When it was announced that London, not Paris - as was widely expected - had won the right to host the 2012 Olympic Games, many said it was the UK's focus on legacy that helped the city achieve victory.
The UK would use the Games as a means to encourage a generation of youngsters to pursue sport. A mix of stadia - sports, swimming, cycling - would be left behind for future generations that would help restore and rejuvenate the rundown areas of East London.
Sponsors of the event have since been influenced by this focus on the legacy of the 2012 Games. Some sponsors have looked beyond a sporting legacy to also focus on the importance of education, particularly in the areas of science, technology, engineering and maths (STEM).
One such sponsor is Cisco. V3 has partnered with Cisco in the final months prior to the Olympics to analyse how the event will impact the IT sector. Now, while we take a look at this area of the Olympics' legacy, it is Cisco itself that takes some of the spotlight.
Cisco is set to relocate nearly a third of the infrastructure it installs at Olympics' venues to both new and existing network academies in the area to provide training for the next generation of network engineers.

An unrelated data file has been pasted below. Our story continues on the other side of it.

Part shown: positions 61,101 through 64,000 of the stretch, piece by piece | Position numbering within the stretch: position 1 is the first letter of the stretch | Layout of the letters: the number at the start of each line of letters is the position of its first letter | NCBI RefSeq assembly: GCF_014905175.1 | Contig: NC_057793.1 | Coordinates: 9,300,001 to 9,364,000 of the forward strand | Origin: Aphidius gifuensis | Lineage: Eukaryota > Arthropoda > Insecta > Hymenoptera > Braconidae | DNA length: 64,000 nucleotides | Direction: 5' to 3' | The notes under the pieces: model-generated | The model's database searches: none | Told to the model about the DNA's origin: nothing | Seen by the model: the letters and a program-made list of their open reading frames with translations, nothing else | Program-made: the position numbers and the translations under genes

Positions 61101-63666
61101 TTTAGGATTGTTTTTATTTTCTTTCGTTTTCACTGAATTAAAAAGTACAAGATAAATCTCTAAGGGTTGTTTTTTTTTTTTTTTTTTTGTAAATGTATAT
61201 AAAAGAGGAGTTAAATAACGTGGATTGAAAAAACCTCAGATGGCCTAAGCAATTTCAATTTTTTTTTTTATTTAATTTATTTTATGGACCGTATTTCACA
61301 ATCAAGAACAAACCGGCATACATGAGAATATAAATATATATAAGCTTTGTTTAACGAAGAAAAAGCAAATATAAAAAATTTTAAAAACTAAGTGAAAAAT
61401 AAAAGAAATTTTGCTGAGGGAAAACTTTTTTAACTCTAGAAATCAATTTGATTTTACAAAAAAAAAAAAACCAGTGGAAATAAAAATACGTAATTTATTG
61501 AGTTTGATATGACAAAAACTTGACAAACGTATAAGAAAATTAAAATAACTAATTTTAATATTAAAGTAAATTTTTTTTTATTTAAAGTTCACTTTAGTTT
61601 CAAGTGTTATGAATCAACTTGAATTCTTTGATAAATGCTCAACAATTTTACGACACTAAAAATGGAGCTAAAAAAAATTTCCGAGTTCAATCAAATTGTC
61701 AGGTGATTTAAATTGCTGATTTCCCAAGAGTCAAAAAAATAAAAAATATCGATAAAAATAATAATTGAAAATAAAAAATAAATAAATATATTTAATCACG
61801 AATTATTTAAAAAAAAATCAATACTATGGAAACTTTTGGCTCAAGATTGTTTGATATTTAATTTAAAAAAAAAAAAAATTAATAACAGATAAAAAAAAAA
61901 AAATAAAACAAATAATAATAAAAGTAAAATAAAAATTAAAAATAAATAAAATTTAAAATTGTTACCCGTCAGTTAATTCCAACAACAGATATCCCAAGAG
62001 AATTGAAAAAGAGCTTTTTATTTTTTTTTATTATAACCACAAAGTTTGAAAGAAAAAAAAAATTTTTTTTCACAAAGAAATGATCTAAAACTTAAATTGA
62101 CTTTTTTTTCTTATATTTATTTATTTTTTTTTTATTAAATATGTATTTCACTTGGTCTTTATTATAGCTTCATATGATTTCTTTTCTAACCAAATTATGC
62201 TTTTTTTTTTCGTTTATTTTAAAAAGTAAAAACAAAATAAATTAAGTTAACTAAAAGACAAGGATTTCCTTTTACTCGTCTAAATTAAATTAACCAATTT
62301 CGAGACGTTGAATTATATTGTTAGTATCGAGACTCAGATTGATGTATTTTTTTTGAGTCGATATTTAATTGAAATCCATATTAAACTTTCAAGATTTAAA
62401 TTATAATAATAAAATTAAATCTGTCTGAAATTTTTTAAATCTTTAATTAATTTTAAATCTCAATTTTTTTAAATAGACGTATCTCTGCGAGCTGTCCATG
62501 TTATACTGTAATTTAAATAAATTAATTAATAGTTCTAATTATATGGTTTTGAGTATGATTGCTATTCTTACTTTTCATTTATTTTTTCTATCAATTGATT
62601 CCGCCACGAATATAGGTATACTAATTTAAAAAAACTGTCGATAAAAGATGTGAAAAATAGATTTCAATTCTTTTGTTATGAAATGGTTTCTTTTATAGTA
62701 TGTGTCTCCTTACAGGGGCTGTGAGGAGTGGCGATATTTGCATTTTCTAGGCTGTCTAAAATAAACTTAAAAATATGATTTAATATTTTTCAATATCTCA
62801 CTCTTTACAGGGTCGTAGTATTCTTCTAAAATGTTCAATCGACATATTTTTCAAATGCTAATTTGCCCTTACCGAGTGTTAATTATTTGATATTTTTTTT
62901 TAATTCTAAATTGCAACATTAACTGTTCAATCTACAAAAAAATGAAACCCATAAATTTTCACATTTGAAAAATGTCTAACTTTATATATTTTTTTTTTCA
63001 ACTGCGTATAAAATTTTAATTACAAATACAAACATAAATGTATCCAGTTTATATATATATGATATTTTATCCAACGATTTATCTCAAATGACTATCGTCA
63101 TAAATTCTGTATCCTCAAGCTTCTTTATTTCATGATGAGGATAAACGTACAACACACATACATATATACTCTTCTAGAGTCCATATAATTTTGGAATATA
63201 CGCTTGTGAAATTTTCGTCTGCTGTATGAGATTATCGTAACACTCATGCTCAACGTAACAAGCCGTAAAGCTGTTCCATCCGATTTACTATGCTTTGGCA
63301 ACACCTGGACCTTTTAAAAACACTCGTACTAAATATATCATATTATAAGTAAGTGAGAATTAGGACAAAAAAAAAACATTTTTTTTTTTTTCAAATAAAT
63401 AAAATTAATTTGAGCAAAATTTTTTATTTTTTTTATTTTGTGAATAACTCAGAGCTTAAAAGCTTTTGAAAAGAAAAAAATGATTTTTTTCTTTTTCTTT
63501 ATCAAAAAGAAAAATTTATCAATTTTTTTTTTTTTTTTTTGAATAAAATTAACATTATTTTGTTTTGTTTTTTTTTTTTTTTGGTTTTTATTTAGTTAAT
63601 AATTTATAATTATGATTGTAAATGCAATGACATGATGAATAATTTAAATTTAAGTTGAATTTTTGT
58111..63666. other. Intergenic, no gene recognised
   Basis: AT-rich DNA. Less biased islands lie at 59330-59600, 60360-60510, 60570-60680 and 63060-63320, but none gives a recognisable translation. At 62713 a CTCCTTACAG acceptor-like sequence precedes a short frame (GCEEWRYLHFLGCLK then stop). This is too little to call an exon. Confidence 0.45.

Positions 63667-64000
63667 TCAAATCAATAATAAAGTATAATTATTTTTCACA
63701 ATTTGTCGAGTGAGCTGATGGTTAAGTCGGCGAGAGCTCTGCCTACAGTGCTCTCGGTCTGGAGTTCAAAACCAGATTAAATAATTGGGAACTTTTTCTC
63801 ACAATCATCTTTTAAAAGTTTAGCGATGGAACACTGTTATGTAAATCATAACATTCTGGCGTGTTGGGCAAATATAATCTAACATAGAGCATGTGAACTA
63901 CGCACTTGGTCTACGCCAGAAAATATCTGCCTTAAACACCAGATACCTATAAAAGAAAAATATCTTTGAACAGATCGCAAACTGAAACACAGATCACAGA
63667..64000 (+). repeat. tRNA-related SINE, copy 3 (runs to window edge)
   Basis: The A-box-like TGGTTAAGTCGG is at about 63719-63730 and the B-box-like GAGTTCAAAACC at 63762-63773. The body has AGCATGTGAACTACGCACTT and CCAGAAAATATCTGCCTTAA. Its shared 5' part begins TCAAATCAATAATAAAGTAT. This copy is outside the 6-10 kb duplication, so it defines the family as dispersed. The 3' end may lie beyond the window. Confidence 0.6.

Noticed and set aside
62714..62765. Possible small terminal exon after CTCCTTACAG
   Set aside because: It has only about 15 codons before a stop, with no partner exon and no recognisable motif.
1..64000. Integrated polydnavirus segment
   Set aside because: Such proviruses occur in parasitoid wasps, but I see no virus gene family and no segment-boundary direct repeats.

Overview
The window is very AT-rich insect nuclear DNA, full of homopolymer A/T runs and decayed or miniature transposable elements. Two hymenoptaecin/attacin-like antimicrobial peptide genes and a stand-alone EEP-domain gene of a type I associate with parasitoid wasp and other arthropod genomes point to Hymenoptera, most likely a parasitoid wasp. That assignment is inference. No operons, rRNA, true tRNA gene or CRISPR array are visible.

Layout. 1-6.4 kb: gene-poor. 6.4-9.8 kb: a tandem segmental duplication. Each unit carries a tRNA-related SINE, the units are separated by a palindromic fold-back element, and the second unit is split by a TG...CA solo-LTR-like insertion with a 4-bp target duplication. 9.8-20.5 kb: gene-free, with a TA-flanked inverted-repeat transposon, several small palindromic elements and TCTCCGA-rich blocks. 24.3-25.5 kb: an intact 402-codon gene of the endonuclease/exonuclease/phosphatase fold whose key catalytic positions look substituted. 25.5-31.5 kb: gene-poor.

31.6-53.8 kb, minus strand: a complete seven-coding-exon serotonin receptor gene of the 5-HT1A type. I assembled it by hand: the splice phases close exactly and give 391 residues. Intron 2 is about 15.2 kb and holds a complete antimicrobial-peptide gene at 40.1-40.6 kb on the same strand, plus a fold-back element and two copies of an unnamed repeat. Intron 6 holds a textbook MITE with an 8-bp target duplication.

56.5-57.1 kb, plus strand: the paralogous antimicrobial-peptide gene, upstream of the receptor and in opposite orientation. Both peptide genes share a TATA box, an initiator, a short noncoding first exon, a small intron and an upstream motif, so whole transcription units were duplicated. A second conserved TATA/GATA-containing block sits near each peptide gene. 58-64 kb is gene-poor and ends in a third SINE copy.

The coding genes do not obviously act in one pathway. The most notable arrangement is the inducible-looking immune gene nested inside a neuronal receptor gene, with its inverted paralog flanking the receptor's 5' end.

This will involve the creation of 30 new academies, across the six Olympic boroughs of Barking & Dagenham, Greenwich, Hackney, Newham, Tower Hamlets and Waltham Forest, as the firm's chief information officer for the UK, Ian Foddering, explained to V3.
"We're hoping to have at least 30 of these new academies opened in the next five years to help tackle the skills shortage that's looming within the STEM subjects," he said.
"These should help find employment for graduates and provide the skilled workforce we are crying out for."
Cisco is now in the process of deciding which equipment to leave behind and where it will be installed.
While the networking academies will be a great proving ground for future network engineers, the firm has also taken to the classroom to push its focus on STEM subjects and to try to create a UK workforce that has more technical skills.
Working with education charity The Pearson Foundation, Cisco has built up a curriculum of lessons that help show the real-world relevance of STEM subjects to pupils, with an Olympics twist.
"It's all about creating a link between the Olympics happening outside their schools and the lessons they're sitting in," Foddering explained.
"In one session, for example, we have Olympic sprint [kayaking] champion Tim Brabants talking about his diet and nutrition and how it translates to energy that helps him train. This helps give a reality to their lessons and brings things to life. The feedback has been very positive, from students, teachers and parents."
Such lessons are being delivered to over 5,000 secondary schools in the Olympic boroughs.
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